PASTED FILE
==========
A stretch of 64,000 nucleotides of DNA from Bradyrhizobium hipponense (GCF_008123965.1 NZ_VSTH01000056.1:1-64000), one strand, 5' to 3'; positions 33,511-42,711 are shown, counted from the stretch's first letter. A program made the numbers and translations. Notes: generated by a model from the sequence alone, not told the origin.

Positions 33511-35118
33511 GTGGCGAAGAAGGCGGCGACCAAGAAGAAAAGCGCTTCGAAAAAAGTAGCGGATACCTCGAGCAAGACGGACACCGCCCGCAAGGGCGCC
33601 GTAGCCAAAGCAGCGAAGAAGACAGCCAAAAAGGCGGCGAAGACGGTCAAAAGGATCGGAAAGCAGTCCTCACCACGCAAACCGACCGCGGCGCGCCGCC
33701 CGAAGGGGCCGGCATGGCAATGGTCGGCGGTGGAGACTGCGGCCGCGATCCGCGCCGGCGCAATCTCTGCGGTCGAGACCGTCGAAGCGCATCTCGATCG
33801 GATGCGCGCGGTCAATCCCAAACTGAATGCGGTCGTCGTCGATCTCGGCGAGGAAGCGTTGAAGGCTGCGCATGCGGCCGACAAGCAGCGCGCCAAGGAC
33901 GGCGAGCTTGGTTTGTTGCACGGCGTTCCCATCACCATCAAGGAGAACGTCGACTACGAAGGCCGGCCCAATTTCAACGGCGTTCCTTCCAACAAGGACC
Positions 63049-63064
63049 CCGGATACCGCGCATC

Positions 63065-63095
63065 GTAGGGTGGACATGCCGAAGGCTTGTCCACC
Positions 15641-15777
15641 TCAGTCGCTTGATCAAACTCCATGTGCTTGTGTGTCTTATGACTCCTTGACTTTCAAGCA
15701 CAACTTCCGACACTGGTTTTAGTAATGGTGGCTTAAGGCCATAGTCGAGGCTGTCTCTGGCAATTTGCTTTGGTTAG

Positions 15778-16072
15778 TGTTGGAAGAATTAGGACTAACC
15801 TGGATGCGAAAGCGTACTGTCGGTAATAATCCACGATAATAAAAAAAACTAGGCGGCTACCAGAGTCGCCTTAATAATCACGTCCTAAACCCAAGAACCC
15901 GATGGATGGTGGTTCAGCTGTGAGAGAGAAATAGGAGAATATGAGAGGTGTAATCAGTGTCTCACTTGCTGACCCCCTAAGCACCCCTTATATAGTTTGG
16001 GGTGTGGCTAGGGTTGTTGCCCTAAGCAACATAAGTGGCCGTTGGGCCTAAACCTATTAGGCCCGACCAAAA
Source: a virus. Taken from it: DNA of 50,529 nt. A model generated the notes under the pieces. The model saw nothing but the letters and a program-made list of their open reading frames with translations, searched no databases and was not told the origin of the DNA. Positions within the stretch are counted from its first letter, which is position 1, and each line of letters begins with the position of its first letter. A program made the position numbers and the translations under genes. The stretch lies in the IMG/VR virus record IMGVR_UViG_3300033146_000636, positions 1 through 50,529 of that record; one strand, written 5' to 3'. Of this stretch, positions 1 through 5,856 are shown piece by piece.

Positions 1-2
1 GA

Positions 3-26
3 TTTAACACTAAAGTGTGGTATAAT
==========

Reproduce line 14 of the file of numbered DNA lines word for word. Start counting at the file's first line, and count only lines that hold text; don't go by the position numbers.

15701 CAACTTCCGACACTGGTTTTAGTAATGGTGGCTTAAGGCCATAGTCGAGGCTGTCTCTGGCAATTTGCTTTGGTTAG